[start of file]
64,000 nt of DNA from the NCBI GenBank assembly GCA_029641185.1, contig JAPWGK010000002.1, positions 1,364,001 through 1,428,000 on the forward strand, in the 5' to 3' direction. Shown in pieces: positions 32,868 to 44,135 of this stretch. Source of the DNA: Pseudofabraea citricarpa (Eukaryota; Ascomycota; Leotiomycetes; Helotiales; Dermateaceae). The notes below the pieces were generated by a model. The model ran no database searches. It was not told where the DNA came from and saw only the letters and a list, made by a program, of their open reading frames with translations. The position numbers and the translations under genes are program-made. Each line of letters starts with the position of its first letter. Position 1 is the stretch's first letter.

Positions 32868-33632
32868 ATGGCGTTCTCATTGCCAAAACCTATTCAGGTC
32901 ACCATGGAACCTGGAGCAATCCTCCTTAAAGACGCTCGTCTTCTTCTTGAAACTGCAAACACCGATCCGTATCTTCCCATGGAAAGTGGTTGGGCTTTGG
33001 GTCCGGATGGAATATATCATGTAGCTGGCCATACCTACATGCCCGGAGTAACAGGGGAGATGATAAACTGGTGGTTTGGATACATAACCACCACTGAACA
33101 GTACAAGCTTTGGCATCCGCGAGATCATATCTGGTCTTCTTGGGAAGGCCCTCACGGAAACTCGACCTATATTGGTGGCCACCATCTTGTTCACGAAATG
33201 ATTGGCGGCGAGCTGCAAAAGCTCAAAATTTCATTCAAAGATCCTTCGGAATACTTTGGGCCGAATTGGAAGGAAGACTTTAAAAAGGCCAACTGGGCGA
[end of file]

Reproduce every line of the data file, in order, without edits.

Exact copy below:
64,000 nt of DNA from the NCBI GenBank assembly GCA_029641185.1, contig JAPWGK010000002.1, positions 1,364,001 through 1,428,000 on the forward strand, in the 5' to 3' direction. Shown in pieces: positions 32,868 to 44,135 of this stretch. Source of the DNA: Pseudofabraea citricarpa (Eukaryota; Ascomycota; Leotiomycetes; Helotiales; Dermateaceae). The notes below the pieces were generated by a model. The model ran no database searches. It was not told where the DNA came from and saw only the letters and a list, made by a program, of their open reading frames with translations. The position numbers and the translations under genes are program-made. Each line of letters starts with the position of its first letter. Position 1 is the stretch's first letter.

Positions 32868-33632
32868 ATGGCGTTCTCATTGCCAAAACCTATTCAGGTC
32901 ACCATGGAACCTGGAGCAATCCTCCTTAAAGACGCTCGTCTTCTTCTTGAAACTGCAAACACCGATCCGTATCTTCCCATGGAAAGTGGTTGGGCTTTGG
33001 GTCCGGATGGAATATATCATGTAGCTGGCCATACCTACATGCCCGGAGTAACAGGGGAGATGATAAACTGGTGGTTTGGATACATAACCACCACTGAACA
33101 GTACAAGCTTTGGCATCCGCGAGATCATATCTGGTCTTCTTGGGAAGGCCCTCACGGAAACTCGACCTATATTGGTGGCCACCATCTTGTTCACGAAATG
33201 ATTGGCGGCGAGCTGCAAAAGCTCAAAATTTCATTCAAAGATCCTTCGGAATACTTTGGGCCGAATTGGAAGGAAGACTTTAAAAAGGCCAACTGGGCGA